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A New Mexico county commissioner and founder of the group "Cowboys for Trump," was ordered to remain in custody Monday, charged with breaching restricted areas of the Capitol complex during the Jan. 6 riots while later threatening to return for the inauguration with weapons.
A federal magistrate said Couy Griffin's actions were part of "an attempt to stop democracy from moving forward," adding that "no combination of conditions" would ensure his presence at future court proceedings.
Although Griffin, 47, is charged with one misdemeanor count, U.S. Magistrate Zia Faruqui said the "nature of the offense is quite horrific."
Prosecutors argued that Griffin, who had met multiple times with President Donald Trump, posed both a risk of flight and to public safety citing the suspect's remarks at a Jan. 14, Otero County, New Mexico, Commission meeting when he talked about returning to Washington for the inauguration with a rifle and handgun.
"Specifically, the defendant stated: 'I am going to leave either tonight or tomorrow. I’ve got a .357 Henry big boy rifle . . . that I got in the trunk of my car, and I’ve got a .357 single action revolver . . . that I will have underneath the front seat on my right side.' "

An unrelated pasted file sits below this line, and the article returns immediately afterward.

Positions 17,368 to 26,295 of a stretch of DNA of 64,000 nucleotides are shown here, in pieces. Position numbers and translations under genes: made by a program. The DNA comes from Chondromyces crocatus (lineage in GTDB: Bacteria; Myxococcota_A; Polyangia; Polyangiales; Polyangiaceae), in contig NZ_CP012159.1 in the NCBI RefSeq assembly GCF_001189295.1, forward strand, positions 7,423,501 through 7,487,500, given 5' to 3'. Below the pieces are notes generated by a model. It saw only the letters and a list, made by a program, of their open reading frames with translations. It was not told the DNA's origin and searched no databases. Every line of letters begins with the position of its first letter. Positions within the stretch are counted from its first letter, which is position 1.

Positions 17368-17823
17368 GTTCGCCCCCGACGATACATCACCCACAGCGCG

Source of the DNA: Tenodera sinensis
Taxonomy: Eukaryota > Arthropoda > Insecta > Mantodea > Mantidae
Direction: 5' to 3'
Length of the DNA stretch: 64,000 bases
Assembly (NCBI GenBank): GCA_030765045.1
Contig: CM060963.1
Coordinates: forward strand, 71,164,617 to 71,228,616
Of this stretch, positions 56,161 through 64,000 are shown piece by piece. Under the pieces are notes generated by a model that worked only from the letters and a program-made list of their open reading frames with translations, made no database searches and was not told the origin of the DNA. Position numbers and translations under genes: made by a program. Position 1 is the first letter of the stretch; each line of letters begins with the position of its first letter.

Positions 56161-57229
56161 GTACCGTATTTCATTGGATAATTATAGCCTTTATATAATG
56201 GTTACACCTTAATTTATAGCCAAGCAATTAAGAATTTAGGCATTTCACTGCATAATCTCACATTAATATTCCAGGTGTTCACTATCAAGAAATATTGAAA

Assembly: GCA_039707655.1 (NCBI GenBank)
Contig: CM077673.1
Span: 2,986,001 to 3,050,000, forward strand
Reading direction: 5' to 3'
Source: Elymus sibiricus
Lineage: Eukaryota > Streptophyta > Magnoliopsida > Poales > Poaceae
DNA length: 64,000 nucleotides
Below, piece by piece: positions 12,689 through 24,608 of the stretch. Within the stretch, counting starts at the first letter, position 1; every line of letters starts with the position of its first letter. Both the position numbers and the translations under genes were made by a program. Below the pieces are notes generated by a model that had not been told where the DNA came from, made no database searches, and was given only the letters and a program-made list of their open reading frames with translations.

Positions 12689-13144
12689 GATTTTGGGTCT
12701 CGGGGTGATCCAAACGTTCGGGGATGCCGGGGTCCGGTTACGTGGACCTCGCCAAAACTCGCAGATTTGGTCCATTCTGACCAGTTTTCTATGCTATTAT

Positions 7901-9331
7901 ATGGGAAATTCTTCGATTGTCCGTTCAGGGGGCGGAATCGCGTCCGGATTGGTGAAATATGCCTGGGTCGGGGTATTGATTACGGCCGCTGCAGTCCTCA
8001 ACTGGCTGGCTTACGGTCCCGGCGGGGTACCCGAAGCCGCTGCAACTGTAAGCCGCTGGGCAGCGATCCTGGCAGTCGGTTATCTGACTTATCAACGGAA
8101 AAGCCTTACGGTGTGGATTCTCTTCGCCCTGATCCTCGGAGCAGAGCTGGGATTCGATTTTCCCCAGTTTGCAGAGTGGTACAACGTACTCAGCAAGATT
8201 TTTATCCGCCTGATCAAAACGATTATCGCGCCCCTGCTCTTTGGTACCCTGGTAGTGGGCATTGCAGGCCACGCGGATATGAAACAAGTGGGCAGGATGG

Griffin's lawyers have noted that Griffin is not accused of violent acts or of entering the Capitol building.
Rather, attorneys said that during the rioting Griffin "got caught up in the crowd, which eventually pushed through the barricades."
"(He) saw many people scaling walls and scaffolding to get up to the Capitol’s front patio," defense attorneys said in court documents. "In his area, there were people flying flags, but no one violent. . ."
Attorney David Smith argued that Griffin deserved to be released pending a resolution of the case.
"He's not a crazy person even though he has made some unfortunate statements," Smith said.
This article originally appeared on USA TODAY: Cowboys for Trump leader Griffin ordered detained in riot case